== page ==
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Pencils Down! has been forty-five years in the making. It is hoped that by sharing classroom experiences, the reader will be entertained, enlightened, and educated. The ideas presented are written for all educators: veteran, novice, substitute and student teachers, parents who homeschool, college and university professors, as well as for anyone who has a child in his or her care. The guide offers the fruit of my experiences, gleaned from a lifetime in the classroom. Writing this book has been a labor of love, and it is my sincere hope that all educators reading this book will find some fresh insight into the wonderful profession of teaching. Pencils Down! will take you on a journey whose itinerary begins in elementary school and spans more than four decades. I have taken that journey at the head of the class. Many an author has written a book on education without ever having stepped into a real classroom. I have stepped into many classrooms, many times, over many years, and now feel qualified to write my first book. Having successfully survived as a teacher forty-five years in the public and private sectors of both the New York and Nevada school systems prompted me to write this book, a book packed with lessons that work, school humor, enrichment activities, and sage advice ready to be used by anyone who desires to instill a love of learning in a child. You may wish to do many of the lessons with your students. Most of the text deals with activities based on beloved children’s books. I have selected more than fifty children’s books I most enjoyed reading and teaching my students. Although some of these books never achieved Newbery Medal award status, each book teaches something of life’s lessons, and each is a gem. My first priority was selecting excellent children’s books. I have selected a broad and diverse collection of children’s books with the hope that by using these books daily with all elementary school children, each child can learn to love books and appreciate the extended benefits of lifelong literacy. To give you a true flavor of what is covered, a summary of each part follows. Welcome to Pencils Down! Part One: School Humor You are reading this either because you are contemplating a career in teaching or are curious to find out whether a veteran teacher can still be sane after spending forty-five years in the classroom. Part One presents the humorous side to an otherwise serious profession. You will get a glimpse of nineteenth and early twentieth century rules for teachers and peruse a copy of the contract teachers were made to sign. Both will make you wonder why anyone would consider a career in education. You will find out what teachers make and be privy to the public’s low opinion of teachers’ salaries. If you survive the reality show for educators, you may continue reading the book. School anecdotal incidents, accrued from many years in the classroom, will be shared. You will learn why God created the teacher and will be introduced to the new school policy. A test designed for preschoolers will challenge you. Answers from kindergartners and first graders as to why we read and write will be sure to surprise and amuse you. Actual student test answers and parental notes are included, both good for a chuckle. The difference between an educator and a teacher will be clarified. Today’s schools, vs. schools in the 50’s and 60’s, will make you wish you were teaching in a simpler era and make you wonder if schools are still teaching math. An Australian school’s answering machine will make you smile, as will the eleven things you did not and will not learn in school. Part Two: Getting to Know You “Getting to know you, Getting to know all about you.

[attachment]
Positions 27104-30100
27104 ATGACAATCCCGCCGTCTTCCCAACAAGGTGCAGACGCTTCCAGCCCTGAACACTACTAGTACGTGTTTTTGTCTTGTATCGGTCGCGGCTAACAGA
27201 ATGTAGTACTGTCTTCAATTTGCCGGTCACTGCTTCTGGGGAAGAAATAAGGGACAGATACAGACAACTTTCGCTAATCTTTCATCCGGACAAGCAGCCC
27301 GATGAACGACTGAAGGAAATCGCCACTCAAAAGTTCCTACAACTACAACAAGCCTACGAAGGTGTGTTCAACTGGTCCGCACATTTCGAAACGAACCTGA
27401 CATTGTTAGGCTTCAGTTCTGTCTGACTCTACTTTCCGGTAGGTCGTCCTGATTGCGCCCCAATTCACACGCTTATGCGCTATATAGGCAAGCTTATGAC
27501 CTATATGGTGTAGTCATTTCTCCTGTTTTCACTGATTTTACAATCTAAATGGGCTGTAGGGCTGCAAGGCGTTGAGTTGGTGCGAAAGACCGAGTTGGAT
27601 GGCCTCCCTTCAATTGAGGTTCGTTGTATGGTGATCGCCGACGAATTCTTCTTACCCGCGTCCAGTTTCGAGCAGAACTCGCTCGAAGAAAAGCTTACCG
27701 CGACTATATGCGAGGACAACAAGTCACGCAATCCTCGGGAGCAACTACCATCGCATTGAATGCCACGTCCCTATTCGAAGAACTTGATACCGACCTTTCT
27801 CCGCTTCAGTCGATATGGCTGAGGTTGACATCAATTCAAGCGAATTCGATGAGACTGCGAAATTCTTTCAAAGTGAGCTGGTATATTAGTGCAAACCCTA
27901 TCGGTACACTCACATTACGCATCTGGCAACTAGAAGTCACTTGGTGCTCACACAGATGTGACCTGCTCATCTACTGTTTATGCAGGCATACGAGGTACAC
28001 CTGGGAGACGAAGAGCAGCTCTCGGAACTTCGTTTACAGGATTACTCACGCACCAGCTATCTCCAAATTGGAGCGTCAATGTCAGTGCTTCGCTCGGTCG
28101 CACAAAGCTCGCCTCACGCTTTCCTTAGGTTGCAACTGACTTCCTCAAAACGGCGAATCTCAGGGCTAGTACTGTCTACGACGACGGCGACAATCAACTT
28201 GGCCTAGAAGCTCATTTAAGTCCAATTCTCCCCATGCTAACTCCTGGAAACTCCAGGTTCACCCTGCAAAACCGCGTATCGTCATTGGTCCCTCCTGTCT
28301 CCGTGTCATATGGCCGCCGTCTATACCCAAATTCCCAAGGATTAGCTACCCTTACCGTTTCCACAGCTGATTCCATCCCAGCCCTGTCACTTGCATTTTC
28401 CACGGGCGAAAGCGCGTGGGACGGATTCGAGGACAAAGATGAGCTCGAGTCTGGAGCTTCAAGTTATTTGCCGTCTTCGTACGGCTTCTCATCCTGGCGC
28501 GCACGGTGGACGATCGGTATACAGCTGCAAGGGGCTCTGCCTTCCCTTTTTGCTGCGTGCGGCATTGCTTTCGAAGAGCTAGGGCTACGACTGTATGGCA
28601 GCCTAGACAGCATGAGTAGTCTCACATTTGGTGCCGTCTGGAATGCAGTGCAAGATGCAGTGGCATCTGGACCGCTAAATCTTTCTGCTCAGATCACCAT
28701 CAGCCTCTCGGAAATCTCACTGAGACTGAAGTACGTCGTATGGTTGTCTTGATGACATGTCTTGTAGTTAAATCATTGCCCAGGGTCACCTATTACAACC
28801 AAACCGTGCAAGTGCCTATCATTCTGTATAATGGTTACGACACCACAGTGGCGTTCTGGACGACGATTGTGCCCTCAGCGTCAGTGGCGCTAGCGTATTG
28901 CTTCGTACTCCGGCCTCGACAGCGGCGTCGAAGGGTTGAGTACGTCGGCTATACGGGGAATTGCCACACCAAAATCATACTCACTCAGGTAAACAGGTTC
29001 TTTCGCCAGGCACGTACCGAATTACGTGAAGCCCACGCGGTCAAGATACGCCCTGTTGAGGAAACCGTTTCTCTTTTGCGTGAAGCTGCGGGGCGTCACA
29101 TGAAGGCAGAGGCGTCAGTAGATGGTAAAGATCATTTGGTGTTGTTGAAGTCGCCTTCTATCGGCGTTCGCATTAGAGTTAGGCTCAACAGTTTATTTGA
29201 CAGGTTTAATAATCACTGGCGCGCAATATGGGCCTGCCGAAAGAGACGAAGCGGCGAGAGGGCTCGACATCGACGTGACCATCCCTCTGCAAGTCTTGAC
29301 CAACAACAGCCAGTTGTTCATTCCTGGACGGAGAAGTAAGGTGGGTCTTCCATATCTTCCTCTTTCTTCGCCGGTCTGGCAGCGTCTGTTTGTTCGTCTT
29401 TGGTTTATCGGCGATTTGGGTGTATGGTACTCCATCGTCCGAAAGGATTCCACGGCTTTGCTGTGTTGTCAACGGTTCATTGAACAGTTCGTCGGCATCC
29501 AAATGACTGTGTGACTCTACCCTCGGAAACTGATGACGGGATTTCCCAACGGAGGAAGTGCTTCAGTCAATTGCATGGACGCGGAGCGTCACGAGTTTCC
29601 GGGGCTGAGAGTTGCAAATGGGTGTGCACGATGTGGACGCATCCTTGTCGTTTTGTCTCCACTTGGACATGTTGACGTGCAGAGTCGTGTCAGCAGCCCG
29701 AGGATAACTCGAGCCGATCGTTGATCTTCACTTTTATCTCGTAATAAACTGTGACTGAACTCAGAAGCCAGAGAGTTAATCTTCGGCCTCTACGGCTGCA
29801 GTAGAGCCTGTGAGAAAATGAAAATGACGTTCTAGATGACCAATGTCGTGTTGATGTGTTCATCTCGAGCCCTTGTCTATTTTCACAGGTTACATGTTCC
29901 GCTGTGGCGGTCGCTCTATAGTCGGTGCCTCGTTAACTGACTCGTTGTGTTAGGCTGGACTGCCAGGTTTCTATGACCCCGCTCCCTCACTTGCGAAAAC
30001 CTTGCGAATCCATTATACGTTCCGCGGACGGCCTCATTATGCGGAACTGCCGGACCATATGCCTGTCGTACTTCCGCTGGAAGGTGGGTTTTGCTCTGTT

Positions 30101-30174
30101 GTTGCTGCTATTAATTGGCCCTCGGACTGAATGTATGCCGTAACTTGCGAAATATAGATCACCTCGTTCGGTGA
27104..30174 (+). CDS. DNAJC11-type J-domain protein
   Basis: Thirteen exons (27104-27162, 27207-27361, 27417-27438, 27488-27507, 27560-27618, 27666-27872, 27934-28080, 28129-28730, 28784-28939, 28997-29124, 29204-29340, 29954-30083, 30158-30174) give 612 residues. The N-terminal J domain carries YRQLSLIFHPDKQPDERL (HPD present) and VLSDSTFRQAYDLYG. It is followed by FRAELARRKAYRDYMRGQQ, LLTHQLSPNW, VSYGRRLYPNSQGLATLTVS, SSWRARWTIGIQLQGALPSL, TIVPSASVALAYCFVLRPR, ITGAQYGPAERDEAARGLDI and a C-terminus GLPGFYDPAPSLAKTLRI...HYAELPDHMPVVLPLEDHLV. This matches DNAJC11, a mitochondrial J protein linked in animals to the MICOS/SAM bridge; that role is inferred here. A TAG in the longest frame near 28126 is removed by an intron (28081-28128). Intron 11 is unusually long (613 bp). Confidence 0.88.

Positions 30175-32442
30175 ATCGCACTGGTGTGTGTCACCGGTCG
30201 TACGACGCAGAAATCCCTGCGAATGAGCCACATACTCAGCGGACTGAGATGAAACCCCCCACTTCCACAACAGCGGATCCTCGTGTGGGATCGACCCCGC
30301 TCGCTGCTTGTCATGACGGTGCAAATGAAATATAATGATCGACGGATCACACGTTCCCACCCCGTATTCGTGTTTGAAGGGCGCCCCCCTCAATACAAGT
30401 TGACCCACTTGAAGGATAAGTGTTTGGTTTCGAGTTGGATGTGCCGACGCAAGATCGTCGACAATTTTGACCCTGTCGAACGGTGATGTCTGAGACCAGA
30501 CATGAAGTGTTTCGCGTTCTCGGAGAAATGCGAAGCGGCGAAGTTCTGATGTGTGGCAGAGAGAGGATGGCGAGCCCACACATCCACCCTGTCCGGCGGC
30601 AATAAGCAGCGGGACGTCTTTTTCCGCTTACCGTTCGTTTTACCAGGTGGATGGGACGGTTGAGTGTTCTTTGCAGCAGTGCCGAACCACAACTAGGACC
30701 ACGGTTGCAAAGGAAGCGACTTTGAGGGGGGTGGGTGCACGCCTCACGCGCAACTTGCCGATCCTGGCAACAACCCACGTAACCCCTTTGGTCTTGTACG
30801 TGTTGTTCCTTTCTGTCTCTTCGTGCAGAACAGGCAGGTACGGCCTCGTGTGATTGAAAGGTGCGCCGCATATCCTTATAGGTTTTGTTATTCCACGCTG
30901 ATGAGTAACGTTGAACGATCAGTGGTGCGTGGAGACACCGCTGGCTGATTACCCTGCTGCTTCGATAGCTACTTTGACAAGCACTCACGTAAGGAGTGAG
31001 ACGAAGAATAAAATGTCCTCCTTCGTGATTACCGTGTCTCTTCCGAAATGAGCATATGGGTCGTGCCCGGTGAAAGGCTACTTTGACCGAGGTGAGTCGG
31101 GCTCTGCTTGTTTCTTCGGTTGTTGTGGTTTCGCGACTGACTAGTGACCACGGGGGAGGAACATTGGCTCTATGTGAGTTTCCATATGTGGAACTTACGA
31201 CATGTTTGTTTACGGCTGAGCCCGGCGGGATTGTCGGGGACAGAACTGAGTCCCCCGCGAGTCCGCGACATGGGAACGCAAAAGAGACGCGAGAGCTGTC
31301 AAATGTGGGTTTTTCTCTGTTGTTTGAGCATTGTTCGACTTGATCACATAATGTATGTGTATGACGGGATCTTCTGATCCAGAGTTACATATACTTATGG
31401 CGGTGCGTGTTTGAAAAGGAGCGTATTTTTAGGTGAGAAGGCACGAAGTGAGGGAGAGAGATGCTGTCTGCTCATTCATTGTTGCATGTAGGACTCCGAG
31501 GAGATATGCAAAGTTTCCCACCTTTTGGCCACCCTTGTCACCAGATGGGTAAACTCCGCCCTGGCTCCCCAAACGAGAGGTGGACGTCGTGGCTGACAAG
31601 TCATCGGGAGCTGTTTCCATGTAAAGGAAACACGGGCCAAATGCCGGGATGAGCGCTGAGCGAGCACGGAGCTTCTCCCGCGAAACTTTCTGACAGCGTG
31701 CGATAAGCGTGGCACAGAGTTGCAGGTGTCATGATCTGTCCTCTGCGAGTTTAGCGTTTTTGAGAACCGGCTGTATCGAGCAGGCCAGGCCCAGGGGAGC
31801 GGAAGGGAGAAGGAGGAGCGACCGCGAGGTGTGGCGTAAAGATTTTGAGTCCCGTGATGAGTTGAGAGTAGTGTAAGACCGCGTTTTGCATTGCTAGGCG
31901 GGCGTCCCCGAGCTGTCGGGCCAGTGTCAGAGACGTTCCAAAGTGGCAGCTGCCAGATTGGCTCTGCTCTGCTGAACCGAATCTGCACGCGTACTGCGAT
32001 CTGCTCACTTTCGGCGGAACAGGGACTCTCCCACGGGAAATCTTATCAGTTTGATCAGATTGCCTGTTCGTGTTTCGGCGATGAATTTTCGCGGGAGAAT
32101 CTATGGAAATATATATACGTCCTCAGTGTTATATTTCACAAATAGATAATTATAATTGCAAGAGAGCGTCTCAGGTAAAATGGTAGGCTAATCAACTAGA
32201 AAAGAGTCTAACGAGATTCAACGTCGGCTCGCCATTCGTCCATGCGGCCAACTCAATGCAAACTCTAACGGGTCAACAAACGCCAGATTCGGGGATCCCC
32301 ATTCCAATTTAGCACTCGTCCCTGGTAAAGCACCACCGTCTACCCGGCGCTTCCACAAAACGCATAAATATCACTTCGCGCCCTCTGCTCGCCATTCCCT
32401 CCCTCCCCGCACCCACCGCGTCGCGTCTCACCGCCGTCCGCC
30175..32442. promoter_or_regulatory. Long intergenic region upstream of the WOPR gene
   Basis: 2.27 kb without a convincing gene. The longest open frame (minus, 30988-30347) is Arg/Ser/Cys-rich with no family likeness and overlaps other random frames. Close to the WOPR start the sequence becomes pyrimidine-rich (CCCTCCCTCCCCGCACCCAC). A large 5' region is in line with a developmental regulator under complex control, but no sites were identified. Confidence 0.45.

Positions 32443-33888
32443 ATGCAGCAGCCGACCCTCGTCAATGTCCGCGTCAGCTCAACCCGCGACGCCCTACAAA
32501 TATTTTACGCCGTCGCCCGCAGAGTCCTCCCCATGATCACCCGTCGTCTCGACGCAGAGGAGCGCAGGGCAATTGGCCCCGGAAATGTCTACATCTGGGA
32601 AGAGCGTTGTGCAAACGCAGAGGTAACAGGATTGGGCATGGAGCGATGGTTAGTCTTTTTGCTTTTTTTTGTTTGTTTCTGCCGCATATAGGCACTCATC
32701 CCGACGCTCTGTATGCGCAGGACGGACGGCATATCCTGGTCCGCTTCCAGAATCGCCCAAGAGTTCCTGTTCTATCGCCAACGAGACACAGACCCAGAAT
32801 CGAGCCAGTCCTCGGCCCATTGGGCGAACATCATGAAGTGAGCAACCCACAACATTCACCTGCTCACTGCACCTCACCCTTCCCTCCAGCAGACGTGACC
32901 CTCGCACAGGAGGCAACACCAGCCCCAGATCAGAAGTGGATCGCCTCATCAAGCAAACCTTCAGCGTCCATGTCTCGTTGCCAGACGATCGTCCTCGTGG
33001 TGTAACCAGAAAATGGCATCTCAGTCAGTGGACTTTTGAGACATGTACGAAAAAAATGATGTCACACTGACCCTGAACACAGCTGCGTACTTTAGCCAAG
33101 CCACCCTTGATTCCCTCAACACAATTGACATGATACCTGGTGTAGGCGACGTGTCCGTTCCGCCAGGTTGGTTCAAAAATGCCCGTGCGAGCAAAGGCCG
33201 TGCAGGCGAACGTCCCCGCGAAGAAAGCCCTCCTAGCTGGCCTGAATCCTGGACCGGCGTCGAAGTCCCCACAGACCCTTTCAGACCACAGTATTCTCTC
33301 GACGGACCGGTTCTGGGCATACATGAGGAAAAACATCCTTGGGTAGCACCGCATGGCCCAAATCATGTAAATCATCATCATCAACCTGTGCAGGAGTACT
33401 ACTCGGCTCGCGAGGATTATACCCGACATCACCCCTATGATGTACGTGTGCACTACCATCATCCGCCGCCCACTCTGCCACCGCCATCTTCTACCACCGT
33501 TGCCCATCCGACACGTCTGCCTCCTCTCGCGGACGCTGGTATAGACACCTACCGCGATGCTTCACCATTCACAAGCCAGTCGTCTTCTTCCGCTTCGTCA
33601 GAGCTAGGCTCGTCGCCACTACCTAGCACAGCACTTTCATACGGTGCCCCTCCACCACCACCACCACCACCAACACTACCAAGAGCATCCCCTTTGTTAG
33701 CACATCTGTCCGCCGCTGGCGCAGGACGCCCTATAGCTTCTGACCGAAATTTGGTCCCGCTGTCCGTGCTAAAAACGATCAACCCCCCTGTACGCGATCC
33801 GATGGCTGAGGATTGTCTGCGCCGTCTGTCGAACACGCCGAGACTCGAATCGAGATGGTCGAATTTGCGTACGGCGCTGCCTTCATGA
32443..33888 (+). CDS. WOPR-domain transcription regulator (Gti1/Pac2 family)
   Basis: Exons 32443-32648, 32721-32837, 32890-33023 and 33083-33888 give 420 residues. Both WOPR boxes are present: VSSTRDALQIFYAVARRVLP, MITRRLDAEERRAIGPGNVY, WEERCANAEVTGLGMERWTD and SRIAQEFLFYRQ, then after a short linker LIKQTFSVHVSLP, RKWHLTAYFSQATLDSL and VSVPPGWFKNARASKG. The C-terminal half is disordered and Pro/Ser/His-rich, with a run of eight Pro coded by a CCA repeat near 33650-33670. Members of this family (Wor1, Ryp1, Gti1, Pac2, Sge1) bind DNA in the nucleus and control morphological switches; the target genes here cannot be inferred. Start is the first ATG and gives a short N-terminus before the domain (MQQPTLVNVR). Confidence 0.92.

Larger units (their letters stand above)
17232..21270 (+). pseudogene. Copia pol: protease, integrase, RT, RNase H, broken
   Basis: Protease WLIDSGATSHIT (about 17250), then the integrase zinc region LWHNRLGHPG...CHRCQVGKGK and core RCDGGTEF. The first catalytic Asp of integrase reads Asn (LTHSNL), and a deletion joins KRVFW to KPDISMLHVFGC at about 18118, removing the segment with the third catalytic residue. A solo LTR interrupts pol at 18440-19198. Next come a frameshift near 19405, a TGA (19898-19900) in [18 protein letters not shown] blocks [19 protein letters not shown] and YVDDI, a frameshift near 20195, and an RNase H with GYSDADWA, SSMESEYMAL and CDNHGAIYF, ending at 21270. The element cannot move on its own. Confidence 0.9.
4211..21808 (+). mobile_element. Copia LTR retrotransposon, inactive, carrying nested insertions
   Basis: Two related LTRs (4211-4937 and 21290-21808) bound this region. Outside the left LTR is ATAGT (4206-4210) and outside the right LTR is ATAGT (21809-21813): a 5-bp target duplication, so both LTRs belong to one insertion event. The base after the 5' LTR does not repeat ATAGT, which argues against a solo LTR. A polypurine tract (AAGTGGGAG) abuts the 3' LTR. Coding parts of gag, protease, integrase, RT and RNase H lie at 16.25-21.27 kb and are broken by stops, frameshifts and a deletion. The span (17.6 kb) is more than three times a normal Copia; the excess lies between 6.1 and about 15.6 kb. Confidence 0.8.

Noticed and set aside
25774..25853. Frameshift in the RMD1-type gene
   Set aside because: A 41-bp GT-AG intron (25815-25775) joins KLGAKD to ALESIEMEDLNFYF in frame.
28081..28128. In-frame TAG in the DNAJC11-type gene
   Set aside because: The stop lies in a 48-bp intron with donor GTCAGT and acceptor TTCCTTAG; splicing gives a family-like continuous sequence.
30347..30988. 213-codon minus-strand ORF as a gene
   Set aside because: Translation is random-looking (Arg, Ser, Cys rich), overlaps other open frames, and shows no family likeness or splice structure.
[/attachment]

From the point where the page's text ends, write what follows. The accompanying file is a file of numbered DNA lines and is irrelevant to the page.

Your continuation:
Inspiring Greatness In Education

Author: Edward Zigler Ph.D.
Publisher: Oxford University Press
ISBN: 0199395896
Size: 22.41 MB
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One of the major domestic policy issues of our time is whether our nation can provide a more effective educational experience for our children. Economists have stressed that the quality of our educational system eventually defines the ability of our workforce, which in turn affects our competitive position in the world market. This issue has earned increasing attention in light of recent reports that students in many nations perform at higher levels of educational competence than children in America's schools. Inspiring Greatness in Education describes the 21st Century Schools program (21C), a whole-school reform model developed by Edward Zigler over 20 years ago and since then has been in a constant state of testing, implementation, and scaling up. The goal of 21C is to promote optimal child development, which should become manifest in sound educational performance. In practice, 21C provides preschool education as well as good-quality child care before and during the school years, in combination with a number of other family supports. This book will provide an in-depth case study examination of the experience of the Independence School District in Independence, Missouri. The Independence School District embraced School of the 21st Century concepts in 1988, becoming the first urban school district in the nation to do so. This book reveals and documents Independence School District's success as a national model for 21C programming, as well as the experiences, testimonials and opinions of parents, students, teachers, administrators and community officials. By focusing on the impetus and history of the 21C concept, its organic evolution and its applications at the Independence School District, this book is designed to inform, educate, and inspire all who read it and to serve as a model for other school districts that want to achieve similar successes.